'There's no test for measuring your heart'
The 34-year-old is expected to line up at fullback on Saturday night in what will be just his third game for his new club, having recently returned to South Africa from Japan after spending four seasons with the Toyota Verblitz in the Rugby League One competition.
Saturday night’s fixture will also mark the first-ever clash between the two powerhouse clubs of South Africa and England, with last year’s Champions Cup the first time South African sides had competed in the competition.
For Le Roux, the game will represent just another step on the experienced outside back’s rugby odyssey following stints with the Cheetahs, Canon Eagles, Sharks, Wasps and Verblitz – a remarkable return for a player who many suggested during his formative years that he was simply too small to play high-level rugby. That’s an assumption that Le Roux has proven incorrect time and time again.
“Growing up in South Africa, everyone used to think you had to be this big guy running straight, you’re not allowed to pass ,” he said. “When we started playing, some people said, ‘You’re too small, you won’t play Super Rugby, you won’t play for the Springboks’.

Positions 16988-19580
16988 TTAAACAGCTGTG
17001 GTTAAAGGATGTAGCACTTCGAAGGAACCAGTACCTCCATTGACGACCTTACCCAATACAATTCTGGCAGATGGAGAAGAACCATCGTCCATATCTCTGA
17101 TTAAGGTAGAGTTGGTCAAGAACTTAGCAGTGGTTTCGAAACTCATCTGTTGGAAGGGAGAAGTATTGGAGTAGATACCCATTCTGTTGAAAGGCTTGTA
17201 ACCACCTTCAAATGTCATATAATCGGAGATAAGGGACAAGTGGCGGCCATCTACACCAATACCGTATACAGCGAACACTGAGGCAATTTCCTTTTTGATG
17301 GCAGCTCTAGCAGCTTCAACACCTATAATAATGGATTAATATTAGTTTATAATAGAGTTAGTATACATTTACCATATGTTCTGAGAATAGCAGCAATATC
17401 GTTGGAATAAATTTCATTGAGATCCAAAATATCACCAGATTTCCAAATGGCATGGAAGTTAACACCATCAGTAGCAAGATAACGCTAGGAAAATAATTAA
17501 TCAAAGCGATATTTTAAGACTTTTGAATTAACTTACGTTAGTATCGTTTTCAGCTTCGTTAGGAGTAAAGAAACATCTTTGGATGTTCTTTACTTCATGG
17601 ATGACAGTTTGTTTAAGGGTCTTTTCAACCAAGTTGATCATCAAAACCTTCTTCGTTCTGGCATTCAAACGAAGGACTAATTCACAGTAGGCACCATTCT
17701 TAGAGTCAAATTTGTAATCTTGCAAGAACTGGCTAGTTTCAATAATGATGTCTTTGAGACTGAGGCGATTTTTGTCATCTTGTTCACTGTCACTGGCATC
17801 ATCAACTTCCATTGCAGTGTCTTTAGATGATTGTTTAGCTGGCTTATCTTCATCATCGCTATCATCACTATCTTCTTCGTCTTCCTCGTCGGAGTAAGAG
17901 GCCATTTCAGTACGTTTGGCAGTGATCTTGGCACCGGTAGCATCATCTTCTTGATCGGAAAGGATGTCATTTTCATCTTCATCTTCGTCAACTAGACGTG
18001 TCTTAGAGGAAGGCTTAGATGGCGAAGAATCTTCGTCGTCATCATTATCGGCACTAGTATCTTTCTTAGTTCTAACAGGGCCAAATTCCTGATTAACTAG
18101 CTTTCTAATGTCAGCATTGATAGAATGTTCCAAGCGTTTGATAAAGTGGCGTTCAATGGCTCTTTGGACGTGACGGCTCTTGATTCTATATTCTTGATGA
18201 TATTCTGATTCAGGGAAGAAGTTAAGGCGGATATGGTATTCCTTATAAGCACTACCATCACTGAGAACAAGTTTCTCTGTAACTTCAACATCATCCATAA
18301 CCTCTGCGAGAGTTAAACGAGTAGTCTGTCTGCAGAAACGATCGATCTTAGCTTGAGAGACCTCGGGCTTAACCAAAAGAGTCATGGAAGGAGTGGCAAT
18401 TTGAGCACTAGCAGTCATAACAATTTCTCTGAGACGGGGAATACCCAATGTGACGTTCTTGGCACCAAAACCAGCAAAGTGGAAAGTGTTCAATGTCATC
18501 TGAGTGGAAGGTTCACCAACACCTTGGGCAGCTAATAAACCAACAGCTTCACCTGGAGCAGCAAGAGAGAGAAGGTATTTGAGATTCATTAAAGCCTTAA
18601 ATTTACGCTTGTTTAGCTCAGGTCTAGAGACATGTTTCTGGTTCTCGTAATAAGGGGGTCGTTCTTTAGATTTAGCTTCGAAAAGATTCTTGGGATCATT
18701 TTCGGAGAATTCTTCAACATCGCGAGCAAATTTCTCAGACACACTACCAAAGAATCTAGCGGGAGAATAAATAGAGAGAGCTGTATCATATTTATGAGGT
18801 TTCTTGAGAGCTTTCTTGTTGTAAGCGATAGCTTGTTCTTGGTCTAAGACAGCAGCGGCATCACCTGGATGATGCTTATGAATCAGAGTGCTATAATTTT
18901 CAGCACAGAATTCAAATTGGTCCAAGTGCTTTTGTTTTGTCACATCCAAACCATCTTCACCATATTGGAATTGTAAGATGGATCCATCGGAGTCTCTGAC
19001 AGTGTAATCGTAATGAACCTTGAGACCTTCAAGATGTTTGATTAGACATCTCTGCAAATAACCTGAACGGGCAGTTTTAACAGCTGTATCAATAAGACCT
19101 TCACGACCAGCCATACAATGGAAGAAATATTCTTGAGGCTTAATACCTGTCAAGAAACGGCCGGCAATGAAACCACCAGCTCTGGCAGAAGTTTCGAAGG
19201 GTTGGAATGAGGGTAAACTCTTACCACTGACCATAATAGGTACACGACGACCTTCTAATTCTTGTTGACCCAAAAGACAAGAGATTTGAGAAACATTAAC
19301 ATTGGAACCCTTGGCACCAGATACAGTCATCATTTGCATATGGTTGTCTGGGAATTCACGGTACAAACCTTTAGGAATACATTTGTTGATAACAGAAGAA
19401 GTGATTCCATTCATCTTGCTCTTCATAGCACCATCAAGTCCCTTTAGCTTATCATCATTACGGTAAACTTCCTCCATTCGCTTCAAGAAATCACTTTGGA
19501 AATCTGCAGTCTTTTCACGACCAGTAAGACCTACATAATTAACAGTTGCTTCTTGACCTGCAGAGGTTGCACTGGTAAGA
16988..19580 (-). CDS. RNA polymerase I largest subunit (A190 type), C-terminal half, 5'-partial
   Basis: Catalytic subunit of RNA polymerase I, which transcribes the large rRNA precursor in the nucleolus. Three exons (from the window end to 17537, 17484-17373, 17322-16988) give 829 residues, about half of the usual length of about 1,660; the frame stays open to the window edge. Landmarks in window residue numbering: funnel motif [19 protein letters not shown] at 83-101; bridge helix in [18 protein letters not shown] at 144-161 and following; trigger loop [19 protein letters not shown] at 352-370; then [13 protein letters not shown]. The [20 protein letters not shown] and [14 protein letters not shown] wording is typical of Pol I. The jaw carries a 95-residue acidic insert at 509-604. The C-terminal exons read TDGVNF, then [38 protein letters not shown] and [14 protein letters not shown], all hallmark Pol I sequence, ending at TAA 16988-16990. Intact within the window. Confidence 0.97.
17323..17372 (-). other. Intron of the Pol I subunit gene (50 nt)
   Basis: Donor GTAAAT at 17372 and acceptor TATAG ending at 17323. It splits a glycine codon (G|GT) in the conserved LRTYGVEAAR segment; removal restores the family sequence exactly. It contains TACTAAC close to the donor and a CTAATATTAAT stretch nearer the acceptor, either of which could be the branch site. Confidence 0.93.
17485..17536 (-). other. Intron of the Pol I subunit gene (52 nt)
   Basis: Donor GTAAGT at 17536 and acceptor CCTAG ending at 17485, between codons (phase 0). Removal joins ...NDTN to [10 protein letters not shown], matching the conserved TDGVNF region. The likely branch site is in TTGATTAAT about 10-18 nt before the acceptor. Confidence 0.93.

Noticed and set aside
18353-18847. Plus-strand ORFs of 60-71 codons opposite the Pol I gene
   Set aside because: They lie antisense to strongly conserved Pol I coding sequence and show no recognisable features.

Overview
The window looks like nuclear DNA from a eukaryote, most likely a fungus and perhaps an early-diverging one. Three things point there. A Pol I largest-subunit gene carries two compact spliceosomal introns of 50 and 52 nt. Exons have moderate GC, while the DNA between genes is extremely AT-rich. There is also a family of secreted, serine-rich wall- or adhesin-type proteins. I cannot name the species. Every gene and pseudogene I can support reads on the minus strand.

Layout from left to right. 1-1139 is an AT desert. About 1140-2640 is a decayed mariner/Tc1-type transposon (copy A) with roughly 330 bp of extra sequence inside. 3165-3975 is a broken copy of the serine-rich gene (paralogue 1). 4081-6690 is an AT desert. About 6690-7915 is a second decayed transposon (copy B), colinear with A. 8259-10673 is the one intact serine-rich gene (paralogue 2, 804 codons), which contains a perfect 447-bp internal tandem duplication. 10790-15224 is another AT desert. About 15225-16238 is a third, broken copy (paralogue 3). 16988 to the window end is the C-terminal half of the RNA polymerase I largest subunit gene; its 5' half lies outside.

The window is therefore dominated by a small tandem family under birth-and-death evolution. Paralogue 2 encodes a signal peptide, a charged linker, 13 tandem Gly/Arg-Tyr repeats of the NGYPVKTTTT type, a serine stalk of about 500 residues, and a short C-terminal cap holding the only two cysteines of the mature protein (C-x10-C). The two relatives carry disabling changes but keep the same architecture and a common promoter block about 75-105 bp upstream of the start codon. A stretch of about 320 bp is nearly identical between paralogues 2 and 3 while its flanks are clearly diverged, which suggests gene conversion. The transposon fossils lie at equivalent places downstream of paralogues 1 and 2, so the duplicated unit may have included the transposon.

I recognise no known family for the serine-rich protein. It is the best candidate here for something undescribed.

“There’s all these tests, they can measure your speed, your bench, your squat and all of that [but] there’s no test for measuring your heart. When you go to Japan, they like to do all these tests and write all the names up: ‘This guys squads 150 and this guy benches 150’, but then maybe on a three-on-two out on the pitch, they can’t draw and pass, or they can’t pass off their left, and I’m like ‘What does it help you benching 150 but you can’t do a three-on-two properly? Or you just can’t pass with your left hand 20 metres?'”
Le Roux noted that perceptions have started to shift, however.
“[Now] everywhere we go we see people focussing less on those things and more what the guy can do on the field.
“I think most of the Saffas are different. They’ve got heart. Everywhere you go, they always say the Saffas don’t mind going into a dark place, whatever league they play in. I think that’s just who we are.”
It’s a mindset that proved fruitful at the 2023 World Cup, with the Springboks claiming the title following three one-point wins during the knockout stages of the tournament.
It’s a mindset that will also prove crucial in Saturday’s fixture in Pretoria, with both the Bulls and Saracens having won four of their past five matches in their local club competitions, the United Rugby Championship and the English Premiership, respectively.
Saturday’s match is set to kick off at 7:30pm SAST on Saturday evening.